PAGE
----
·       Zip Code

·       Types of Counseling Services Provided

·       Languages Spoken

  • Contain the following text:

“The counseling agencies on this list are approved by the U.S. Department of Housing and Urban Development (HUD), and they can offer independent advice about whether a particular set of mortgage loan terms is a good fit based on your objectives and circumstances, often at little or no cost to you.  This list shows you several approved agencies in your area.  You can find other approved counseling agencies at the Consumer Financial Protection Bureau’s (CFPB) website: or by calling 1-855-411-CFPB (2372). You can also access a list of nationwide HUD-approved counseling intermediaries at

An acknowledgement of receipt of the list is not required under the regulations; however, it is required by many investors. As such, you should check with your investors as to their requirements in this regard.

Joyce Pollison
Director/Legal & Regulatory Compliance
Lenders Compliance Group

Thursday, August 7, 2014

Email Advertising: CAN-SPAM Compliance

I am aware of the “do not call’ list, but is there a similar type of “do not email” list?  Also, what regulations do we need to be aware of if we choose to solicit business via email?

There is no email equivalent to the federal “do not call” list, yet there are federal rules set forth in the CAN-SPAM Act that must be adhered to when a commercial message or advertisement is transmitted via email. [“CAN-SPAM” is a nickname for Controlling the Assault of Non-Solicited Pornography and Marketing Act of 2003 (15 USC Chapter 103).]

The CAN-SPAM Act covers all commercial messages defined as “any electronic mail message the primary purpose of which is the commercial advertisement or promotion of a commercial product or service” [See Section 3(2) of the Act] Unlike many other advertisement regulations, the CAN-SPAM Act does not contain an exception for business to business emails.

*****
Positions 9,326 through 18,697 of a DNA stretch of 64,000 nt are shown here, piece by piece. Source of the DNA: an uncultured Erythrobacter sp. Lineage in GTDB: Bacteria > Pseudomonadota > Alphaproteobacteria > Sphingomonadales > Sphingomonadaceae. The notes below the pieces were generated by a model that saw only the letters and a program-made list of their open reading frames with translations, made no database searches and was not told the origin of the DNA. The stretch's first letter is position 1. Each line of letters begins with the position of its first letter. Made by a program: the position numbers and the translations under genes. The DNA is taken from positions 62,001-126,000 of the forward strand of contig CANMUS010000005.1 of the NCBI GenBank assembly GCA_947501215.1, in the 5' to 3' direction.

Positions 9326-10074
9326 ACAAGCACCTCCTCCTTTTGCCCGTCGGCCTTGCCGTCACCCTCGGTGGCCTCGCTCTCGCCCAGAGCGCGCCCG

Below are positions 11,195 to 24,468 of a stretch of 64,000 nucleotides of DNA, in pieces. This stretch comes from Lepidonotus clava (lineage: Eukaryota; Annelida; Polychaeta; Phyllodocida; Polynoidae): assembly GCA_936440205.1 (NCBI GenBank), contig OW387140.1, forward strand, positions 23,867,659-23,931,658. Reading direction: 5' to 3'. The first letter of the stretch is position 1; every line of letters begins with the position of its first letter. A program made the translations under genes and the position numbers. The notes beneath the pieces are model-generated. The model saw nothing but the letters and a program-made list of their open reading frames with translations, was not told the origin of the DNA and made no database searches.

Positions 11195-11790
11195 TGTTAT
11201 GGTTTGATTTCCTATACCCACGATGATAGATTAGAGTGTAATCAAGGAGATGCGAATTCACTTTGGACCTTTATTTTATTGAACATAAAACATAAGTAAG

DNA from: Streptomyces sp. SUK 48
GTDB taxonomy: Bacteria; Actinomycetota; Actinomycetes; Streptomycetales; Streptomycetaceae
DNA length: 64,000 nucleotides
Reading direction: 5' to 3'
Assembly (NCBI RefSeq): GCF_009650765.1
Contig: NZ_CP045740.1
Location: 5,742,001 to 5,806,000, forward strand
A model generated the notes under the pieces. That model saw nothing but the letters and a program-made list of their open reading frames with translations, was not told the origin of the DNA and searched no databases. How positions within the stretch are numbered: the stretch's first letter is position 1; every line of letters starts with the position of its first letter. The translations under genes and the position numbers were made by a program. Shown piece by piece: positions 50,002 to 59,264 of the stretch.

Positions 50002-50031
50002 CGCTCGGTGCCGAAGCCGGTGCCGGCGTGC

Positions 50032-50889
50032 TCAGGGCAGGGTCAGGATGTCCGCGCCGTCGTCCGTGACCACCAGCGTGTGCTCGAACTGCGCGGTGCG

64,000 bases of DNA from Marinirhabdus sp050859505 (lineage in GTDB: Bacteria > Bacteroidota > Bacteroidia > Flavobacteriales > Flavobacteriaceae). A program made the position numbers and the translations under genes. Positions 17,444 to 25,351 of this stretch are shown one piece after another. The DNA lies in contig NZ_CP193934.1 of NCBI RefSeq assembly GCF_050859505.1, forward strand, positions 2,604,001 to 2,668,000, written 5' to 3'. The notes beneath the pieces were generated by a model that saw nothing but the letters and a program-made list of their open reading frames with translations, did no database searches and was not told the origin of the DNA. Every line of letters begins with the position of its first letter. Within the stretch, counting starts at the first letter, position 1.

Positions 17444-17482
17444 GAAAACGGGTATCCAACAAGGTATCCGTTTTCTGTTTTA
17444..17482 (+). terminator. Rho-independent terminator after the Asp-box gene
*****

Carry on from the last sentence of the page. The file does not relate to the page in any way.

Below is a summary of the important CAN-SPAM requirements:
  1. Opt-Out/Unsubscribe Requirement [Section 5(a)(5)] – The email must contain a clear and conspicuous explanation detailing a mechanism for the recipient to opt out of all future emails. All opt-out requests must be honored within 10 business days. The only information recipients can be asked to provide, in order to opt out of future emails, is their email addresses. 
  2. No ghost emails permitted – A valid physical address of the sender of the message and/or the advertiser must be set forth in the email [Section 5(a)(5)]. 
  3. Be transparent [Section 5] – (a) the email must clearly and conspicuously indicate it is an advertisement; (b) the subject line must relate to the body of the email and not be deceptive; and, (c) the “from” header must be accurate and identify the sender on the email.
In addition to some violations of the CAN-SPAM Act being deemed criminal offenses, each separate email in violation of the Act subjects the sender of the email to statutory and actual damages as well as attorney’s fees.

In sum, you need to make sure that all email solicitations comply with the CAN-SPAM Act, because an email blast which fails to comply with the CAM-SPAM Act could result in substantial economic damage to a mortgage lender.

Michael Barone
Director/Legal & Regulatory Compliance
Lenders Compliance Group